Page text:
Intelligence leaks by Edward Snowden had a negative impact on the effectiveness of the UK’s security bodies to fight terrorism and organised crime, a new report has stated.
In the first analysis since the US computer professional leaked classified information from the National Security Agency to the mainstream media, the Henry Jackson Society has found that terrorist suspects are harder to detect, emails take longer to penetrate and operations at GCHQ had to be aborted, the Times reports.
Now instead of using technology such as emails and mobile phones, terrorist suspects are using human couriers in what one US intelligence officer described as the “most significant” change in terrorist behaviour since June 2013 when the files were leaked.
The author of the report, Robin Simcox, said intelligence-gathering strategies had to be altered to counter the information which the terrorists now had available to them.
He wrote that “by revealing information concerning intelligence-gathering techniques”, Snowden had “polluted ongoing operations.”
“As they can no longer be run safely, due to fear of discovery and/or attribution, such intelligence gathering has had to stop.”
And it had had a detrimental effect on the willingness of technology companies to cooperate with requests by security services for data on private communications. A British security official was quoted as saying that due to Snowden’s behaviour, the companies were “disengaging from the security apparatus after years of being helpful within the law.”
According to one official, the public would be ‘shocked’ to learn the limited access the state now had to intercept potential terrorist communications because the big technology companies no longer offered automatic encryptions.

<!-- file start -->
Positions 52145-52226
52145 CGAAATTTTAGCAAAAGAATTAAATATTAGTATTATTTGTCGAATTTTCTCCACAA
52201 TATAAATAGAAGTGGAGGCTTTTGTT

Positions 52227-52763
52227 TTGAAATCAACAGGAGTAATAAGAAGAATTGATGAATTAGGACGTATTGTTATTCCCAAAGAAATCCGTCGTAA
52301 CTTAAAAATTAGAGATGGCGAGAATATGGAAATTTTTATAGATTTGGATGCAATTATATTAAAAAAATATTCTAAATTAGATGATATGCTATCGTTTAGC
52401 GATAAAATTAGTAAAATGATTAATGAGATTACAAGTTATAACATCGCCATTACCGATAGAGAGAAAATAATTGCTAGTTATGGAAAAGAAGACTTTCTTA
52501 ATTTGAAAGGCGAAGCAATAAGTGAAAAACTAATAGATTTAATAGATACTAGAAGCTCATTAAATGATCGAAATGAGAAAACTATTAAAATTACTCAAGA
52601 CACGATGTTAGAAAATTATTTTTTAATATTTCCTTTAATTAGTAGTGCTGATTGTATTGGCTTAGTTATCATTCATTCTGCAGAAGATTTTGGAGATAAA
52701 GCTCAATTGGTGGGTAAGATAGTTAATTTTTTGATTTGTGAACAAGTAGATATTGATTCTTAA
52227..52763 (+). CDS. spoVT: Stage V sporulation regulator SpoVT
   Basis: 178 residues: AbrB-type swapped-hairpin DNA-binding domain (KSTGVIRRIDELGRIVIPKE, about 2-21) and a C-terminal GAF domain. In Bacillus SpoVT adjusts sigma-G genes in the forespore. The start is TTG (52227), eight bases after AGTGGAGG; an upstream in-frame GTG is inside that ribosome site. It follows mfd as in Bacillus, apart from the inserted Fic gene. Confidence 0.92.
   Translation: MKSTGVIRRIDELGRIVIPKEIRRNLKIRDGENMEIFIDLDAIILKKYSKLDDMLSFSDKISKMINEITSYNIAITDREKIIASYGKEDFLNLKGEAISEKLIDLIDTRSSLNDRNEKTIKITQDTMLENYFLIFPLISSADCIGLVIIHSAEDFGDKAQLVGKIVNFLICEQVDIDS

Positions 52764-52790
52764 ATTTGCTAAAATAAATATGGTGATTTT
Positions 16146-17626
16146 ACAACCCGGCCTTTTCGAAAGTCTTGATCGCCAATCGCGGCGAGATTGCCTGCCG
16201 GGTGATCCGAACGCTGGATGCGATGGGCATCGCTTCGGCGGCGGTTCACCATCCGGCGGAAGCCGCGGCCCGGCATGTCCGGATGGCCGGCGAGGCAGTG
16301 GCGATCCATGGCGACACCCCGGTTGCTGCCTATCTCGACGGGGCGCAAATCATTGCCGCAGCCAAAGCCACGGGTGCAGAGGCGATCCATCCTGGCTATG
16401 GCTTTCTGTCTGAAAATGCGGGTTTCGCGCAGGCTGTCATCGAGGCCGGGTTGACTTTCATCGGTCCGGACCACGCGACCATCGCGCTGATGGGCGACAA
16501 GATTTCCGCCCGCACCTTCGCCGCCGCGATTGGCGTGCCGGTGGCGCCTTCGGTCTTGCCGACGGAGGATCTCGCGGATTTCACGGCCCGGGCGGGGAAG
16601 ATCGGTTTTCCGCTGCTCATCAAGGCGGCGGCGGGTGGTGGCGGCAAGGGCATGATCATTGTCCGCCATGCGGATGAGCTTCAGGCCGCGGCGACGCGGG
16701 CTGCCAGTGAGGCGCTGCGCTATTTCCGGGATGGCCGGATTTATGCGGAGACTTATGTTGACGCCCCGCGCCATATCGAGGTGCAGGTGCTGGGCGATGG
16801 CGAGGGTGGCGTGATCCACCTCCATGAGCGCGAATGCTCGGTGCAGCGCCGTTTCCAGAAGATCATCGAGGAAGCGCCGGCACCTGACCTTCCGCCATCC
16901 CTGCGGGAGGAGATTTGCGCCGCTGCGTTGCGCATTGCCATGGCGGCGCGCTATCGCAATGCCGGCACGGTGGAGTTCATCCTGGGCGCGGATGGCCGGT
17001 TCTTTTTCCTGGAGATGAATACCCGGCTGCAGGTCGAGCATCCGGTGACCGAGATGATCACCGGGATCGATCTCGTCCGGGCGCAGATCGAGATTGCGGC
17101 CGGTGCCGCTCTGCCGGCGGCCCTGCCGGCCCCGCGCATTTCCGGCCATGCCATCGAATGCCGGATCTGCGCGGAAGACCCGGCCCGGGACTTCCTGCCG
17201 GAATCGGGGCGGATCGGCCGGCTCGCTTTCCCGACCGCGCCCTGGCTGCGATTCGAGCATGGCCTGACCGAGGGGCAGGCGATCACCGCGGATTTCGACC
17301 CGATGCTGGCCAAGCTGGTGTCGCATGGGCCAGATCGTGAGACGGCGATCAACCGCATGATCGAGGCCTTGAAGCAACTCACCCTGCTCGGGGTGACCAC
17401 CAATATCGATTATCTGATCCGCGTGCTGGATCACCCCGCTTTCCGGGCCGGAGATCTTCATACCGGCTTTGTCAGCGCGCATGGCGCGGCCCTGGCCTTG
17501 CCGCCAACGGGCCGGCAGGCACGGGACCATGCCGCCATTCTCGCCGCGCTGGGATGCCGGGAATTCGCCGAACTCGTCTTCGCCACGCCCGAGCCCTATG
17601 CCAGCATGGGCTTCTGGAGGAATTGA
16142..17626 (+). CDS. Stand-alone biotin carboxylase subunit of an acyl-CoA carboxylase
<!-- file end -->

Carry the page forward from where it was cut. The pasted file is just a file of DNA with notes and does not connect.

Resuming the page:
The report backs up the Home Secretary Theresa May who said that Mr Snowden’s behaviour had impacted badly on the operations of the security services. Speaking to the Home affairs select committee, she said “I think it would be fair to say this had an impact not just on agencies in the UK.”
The report details how the head of America’s National Security Agency, Admiral Mike Rogers, had said that the leaks and printing of information across the globe had prompted three al-Qaeda-affiliated organisations to change the way they communicate, hampering the ability of intelligence agencies to monitor their chatter and flag up potential activities.
An issue of an English-language magazine, Inspire, produced by al-Qaeda in the Arabian Peninsula (AQAP) provided a public key to access their encryption software programme. Yet the issue after the leaks, it stated that ‘due to technical and security reasons they had ‘suspended their email addresses’.
“If we were previously accessing those emails in order to help track AQAP’s attack planning in both Yemen and the US, that was lost,” Mr Simcox said.